Skip to main content

Why should FE seek ‘parity of esteem’ with HE?

Instead of aiming for equal status between colleges and universities let’s focus on what makes further education special in its own right

Robert Burns poems

Some phrases are used so often in education that we have totally forgotten what they mean. The best example of this is the empty bubble that is “parity of esteem”.

Politicians and policymakers often talk about a need for “parity of esteem” between academic and vocational routes, or between university and college. But what do they actually mean by “esteem” – and who, or what, is it that we should be seeking parity with?

I care very deeply about the vocational education sector, and about making sure that young people are aware of the multitudinous brilliant options available through apprenticeships and college courses.

I buy into the whole shebang – lock, stock and barrel. So much so, in fact, that I have friends who are keeping me away from their secondary school-aged children for fear that I will talk them out of the lovely school-university-accountancy route they have mapped out. And I would. I really would.

However, what I do not buy into is the idea of seeking some elusive “parity of esteem”, for a whole range of reasons. For starters, extensive research carried out for our feature has uncovered no clear definition of what “esteem” actually is. Is it “reputation”? Or “standing”? Or is it somehow linked to “self-esteem”?

And this idea of parity – who is, in fact, seeking it? The apprentice who told me she has been promoted twice in the course of her apprenticeship and now carries more responsibility than many of us were trusted with for a decade or so into our careers? Or the university making unconditional offers and lowering its entry requirements to fill courses at the last minute, creating all sorts of trouble for the neighbouring college? By saying something ought to seek “parity”, you are already implying it is not of equal value. And who, if anyone, gains from society seeing a vocational education and an academic one as equal?

There are, of course, things for which the further education sector should seek parity. Funding levels, for one. The quality of careers advice is another. Those things are for policymakers to change. But “parity of esteem” is not on that list. Policy in the UK is too short-term to be able to grow and nurture anything, let alone sustain its reputation. And funding for FE is too meagre to enable institutions to breathe and develop in a way that would allow them to do so.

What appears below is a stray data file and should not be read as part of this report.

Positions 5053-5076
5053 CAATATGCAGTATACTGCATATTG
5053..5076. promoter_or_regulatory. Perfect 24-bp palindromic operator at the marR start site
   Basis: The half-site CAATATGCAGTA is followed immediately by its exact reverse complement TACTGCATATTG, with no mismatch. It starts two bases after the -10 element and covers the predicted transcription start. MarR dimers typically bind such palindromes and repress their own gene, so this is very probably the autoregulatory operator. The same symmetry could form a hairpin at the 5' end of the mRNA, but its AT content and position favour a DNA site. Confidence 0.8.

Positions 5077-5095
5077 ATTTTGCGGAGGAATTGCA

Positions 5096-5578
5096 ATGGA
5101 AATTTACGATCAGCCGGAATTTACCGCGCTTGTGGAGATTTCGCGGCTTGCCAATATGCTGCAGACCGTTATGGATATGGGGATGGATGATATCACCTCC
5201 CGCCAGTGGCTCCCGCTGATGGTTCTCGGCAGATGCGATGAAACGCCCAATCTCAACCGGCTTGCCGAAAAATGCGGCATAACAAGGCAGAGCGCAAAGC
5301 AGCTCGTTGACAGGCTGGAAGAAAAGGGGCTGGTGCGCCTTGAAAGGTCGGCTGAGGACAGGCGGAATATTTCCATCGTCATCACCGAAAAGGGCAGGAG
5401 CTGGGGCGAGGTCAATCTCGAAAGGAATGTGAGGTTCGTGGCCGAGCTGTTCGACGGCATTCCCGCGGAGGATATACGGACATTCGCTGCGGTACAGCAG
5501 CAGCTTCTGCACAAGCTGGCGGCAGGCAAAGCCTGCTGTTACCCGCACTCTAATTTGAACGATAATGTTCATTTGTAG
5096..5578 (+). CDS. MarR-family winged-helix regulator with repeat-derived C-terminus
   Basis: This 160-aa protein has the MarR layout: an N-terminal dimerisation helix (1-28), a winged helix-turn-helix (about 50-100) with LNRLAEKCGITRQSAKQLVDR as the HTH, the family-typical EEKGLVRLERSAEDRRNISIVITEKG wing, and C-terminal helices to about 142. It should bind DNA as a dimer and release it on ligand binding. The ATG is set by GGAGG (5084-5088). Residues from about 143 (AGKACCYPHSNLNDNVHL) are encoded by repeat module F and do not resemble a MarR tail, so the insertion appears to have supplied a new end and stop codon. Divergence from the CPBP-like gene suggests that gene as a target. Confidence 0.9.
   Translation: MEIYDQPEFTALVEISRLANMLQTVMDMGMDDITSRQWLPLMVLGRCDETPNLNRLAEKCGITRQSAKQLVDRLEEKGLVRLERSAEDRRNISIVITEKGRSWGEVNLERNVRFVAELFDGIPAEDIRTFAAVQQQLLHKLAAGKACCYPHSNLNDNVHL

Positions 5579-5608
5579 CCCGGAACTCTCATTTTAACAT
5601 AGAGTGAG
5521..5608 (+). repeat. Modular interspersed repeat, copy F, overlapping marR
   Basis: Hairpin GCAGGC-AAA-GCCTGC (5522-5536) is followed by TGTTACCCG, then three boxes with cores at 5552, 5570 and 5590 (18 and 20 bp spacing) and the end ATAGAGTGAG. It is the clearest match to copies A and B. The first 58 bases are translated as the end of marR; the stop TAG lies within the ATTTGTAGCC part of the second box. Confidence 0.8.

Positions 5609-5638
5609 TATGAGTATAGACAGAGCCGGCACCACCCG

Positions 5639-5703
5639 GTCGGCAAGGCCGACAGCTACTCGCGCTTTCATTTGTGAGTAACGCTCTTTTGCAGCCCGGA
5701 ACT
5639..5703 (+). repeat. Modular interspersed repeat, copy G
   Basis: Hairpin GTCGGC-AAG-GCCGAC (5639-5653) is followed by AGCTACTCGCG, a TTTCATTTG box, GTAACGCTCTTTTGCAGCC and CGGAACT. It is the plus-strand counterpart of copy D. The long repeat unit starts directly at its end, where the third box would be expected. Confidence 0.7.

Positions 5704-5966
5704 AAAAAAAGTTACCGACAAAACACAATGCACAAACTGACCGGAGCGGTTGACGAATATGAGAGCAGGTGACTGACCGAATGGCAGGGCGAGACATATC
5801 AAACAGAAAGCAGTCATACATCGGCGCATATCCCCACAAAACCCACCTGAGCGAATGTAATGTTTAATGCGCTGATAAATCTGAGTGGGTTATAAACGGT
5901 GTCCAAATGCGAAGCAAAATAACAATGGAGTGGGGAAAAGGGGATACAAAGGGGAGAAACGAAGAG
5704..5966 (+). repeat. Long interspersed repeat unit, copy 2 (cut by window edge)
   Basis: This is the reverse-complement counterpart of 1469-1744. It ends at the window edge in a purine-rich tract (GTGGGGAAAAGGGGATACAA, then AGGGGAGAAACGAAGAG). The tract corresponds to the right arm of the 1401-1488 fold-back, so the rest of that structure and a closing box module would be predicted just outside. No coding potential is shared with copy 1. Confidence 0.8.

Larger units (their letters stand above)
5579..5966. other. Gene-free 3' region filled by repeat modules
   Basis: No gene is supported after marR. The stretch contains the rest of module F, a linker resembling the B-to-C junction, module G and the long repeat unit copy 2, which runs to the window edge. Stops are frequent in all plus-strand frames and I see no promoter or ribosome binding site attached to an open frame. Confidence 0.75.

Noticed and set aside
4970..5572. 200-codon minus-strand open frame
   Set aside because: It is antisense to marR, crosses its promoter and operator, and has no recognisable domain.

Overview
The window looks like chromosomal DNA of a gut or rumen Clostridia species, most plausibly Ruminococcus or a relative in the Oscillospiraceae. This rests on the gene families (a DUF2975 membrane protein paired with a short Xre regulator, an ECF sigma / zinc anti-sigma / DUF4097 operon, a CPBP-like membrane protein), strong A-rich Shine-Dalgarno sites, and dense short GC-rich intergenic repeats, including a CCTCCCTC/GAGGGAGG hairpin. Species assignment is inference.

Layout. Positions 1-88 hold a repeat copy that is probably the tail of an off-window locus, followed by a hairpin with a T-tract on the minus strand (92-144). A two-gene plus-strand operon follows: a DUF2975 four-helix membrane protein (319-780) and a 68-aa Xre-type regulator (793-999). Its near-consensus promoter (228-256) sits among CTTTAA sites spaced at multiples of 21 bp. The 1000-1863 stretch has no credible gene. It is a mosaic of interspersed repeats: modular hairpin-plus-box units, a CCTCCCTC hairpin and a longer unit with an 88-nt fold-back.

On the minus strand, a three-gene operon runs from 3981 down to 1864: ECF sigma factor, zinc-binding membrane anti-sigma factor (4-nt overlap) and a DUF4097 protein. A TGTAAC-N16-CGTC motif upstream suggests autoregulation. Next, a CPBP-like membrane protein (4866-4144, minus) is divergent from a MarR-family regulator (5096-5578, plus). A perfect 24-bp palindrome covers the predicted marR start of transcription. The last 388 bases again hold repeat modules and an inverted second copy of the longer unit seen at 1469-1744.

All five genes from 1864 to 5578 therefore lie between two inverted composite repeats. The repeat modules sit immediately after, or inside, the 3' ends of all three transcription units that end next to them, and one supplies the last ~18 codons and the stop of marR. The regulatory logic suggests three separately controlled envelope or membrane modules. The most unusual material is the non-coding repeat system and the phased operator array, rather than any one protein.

Parents are rarely exposed to positive FE role models, and very few schoolteachers have come through the college route. You cannot legislate for that.

As one expert pointed out to me this week, society’s seeming lack of “esteem” for bankers does not stop parents seeking a career in finance for their children over much more “esteemed” but less well-paid professions, such as teaching or nursing. This is because money matters and that will not change.

And so, instead, we talk about “parity of esteem” to make ourselves feel better. There is no more money, and colleges have been struggling to make sure that they can break even at the end of the year. But we talk ourselves into believing that there is some sort of natural equilibrium we can achieve if we just try hard enough.

That’s entirely the wrong way to go. If we want to provide the country with the skills it desperately needs, we need to fund FE properly. The Scottish Funding Council’s 2017 survey of the condition of college estates, for example, estimates that the backlog of repairs and maintenance will cost up to £360 million over five years.

Let’s put cash into those parts of the education system that are engines of social mobility and can boost skills at all levels. Let’s show the excellence out there and celebrate the choices open to young people. Ultimately, let’s forget talk about parity and, instead, embrace the glorious difference.


This article originally appeared in the 1 February 2019 issue under the headline “Praise FE on its own terms instead of grubbing around for ‘parity’”